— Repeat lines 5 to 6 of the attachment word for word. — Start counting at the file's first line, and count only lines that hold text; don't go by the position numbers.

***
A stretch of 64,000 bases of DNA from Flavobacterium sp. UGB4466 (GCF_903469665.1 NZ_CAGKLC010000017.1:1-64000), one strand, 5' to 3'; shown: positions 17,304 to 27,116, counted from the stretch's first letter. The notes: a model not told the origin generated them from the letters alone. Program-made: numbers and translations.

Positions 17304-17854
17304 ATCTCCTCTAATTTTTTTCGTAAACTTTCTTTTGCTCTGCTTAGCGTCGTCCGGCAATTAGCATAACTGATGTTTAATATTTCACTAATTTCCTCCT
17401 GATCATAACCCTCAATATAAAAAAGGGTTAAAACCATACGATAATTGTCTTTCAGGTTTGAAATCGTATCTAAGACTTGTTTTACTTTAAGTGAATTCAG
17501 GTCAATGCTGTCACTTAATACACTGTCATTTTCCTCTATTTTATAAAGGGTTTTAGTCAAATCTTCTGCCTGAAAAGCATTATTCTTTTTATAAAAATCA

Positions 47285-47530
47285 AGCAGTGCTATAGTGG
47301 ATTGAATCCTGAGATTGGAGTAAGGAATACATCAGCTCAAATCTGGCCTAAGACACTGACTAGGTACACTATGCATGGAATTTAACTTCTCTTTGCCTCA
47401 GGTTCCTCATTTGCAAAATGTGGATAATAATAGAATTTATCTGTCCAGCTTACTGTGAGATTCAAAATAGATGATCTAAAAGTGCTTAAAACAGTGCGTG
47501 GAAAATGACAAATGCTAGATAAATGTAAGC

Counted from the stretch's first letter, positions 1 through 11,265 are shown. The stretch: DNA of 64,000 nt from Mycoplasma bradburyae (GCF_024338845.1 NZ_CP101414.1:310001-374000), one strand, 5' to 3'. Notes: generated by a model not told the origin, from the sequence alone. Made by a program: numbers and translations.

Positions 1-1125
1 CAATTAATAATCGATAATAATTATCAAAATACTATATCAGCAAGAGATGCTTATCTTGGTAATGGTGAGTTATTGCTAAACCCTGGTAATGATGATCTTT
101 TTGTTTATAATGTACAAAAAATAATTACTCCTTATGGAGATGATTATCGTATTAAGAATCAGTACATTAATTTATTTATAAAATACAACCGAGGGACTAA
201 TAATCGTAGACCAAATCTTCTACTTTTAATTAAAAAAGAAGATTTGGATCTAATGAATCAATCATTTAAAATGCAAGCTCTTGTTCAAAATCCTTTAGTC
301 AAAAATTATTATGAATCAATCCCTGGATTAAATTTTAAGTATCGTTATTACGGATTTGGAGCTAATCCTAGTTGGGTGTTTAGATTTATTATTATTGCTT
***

17501 GTCAATGCTGTCACTTAATACACTGTCATTTTCCTCTATTTTATAAAGGGTTTTAGTCAAATCTTCTGCCTGAAAAGCATTATTCTTTTTATAAAAATCA

Positions 47285-47530